Not to focus on just you, though, because I have seen some of the same things in Nico at her Moms. She tends to follow some of things of that list you gave such as "Leave it up to your child, say yes as much as possible, giving in, ignoring behavior" and then things escalate until Nico starts being demanding and porky.

    Like I said, I do agree with many of the things on that list. I just wonder if some of them might make things harder in the long run.
  9. Redterra

    Redterra Just me, doing my best

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    I also like Irina's posted list... and "discipline" is a much better word... that's why I put "punishment" in quotes at the start of this thread... punishment was the first thing that came to mind and I dind't invoke my inner thesaurus.

    I think much of Irina's list fits under discipline - b/c discipline is what we all do - even inadvertantly, by our examples. I think a lot of our unique discipline choices fit easily within Irina's list - b/c we're not focused so much on punishing, but using alternative situations to teach our children how to treat other people with respect and how to be responsible.
  10. elfmaker

    elfmaker mama to boys

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    for some resason i hate the words discipline and punish about the same. my goal is to generate cooperation and compassion..............there are many phrases my children ABSOLTUELY are not allowed to use. (some the have resently been trying out after a visit with friends)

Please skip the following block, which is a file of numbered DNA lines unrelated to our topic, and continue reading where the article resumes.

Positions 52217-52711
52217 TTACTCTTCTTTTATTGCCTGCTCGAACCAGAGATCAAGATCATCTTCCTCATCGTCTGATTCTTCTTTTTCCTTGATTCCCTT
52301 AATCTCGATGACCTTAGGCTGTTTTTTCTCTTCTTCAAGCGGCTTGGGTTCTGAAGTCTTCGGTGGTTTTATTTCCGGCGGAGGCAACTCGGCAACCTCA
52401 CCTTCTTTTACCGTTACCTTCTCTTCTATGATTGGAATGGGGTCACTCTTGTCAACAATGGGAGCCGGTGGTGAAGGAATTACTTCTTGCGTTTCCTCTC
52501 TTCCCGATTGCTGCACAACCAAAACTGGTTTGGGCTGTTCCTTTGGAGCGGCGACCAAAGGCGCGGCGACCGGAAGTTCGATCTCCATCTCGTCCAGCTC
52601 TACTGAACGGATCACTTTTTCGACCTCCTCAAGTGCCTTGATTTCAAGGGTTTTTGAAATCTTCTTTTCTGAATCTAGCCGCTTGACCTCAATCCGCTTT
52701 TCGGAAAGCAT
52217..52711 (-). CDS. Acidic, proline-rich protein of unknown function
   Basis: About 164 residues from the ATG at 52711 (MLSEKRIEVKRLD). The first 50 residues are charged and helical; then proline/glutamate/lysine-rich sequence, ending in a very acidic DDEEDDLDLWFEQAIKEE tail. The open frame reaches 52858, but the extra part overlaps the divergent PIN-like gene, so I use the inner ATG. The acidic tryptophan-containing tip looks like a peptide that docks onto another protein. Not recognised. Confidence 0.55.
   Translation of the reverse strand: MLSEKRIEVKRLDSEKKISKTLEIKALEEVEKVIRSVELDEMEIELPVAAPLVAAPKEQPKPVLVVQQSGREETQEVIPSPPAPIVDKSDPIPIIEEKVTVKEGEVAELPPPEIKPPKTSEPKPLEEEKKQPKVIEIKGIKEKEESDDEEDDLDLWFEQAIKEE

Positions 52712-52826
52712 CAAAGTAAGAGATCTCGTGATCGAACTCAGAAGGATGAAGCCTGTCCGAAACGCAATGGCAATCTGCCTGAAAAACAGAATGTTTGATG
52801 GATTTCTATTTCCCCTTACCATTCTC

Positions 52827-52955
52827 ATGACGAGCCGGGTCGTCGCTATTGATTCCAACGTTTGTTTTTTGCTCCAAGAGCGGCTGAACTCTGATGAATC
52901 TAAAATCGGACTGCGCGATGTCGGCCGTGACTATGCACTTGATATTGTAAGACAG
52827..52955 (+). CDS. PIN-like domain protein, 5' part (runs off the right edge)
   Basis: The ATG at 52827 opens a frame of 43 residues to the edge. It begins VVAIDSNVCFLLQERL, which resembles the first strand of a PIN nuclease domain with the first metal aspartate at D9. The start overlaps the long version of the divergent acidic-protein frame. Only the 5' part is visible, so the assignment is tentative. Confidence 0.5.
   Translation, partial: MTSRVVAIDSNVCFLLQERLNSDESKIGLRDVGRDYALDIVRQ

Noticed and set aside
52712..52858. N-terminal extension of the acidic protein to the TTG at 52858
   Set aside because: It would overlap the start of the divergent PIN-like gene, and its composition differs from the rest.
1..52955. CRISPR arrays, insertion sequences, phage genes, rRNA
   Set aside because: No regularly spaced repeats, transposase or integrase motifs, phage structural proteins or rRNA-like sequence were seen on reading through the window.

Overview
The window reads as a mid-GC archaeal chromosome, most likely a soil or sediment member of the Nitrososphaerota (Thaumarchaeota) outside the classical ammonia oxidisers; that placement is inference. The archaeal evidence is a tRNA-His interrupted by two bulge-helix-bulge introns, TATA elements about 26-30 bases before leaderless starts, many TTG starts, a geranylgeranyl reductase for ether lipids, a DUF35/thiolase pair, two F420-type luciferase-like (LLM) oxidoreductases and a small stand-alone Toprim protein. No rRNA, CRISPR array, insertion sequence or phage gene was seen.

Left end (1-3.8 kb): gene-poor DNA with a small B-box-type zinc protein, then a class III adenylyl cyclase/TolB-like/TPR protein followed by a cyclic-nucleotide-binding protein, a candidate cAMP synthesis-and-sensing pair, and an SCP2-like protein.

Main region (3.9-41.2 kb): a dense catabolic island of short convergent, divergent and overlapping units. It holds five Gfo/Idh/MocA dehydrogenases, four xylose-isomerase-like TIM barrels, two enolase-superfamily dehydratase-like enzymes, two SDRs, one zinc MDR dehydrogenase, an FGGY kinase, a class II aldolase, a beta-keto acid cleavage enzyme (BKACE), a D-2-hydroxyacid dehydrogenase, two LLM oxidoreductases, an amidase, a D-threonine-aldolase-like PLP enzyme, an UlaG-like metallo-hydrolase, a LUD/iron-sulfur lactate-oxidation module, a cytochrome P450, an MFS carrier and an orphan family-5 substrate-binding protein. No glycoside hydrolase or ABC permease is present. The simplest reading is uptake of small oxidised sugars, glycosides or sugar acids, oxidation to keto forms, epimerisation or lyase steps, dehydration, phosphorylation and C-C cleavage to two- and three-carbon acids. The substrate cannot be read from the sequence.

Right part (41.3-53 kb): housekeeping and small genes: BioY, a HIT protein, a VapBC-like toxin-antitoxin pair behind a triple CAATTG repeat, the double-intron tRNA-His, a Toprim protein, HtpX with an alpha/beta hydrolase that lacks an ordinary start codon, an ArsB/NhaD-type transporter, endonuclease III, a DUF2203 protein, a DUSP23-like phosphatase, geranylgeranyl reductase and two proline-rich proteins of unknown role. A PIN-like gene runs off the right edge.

These include:

    That's mine
    I had it first
    I didn't take it out/have it last/ect...
    He started it
    ect......

    To me all these phrases and what is behind them is the feeling that it is okay to be selfish and self centered. And if my children attempt to use these phrase I simple say, "Ask for what you want" or I repeat what i want them to do --such as clsoe the door. I want my children to be responsible for their actions and considerate and compassionate with others.

    ............as for some crazy punishment story---EXFIL use to make his kids stand facing the wall with there hands held over their heads and smack their knuckles with a bamboo rod.:eyes:
  11. oceana

    oceana New Member

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    I tend to put things into "time out" rather than kids.... if my kids are fighting over something that something is the issue rather than the kids... if my 3 year old hits my 1 year old with a bat... it is my downfall for allowing them to have a bat in the house.

    I do typically explain... I am putting the bat in time out because you hit your brother. You need to apologize for hitting him because he is hurt. I am sorry I gave you such a dangerous toy...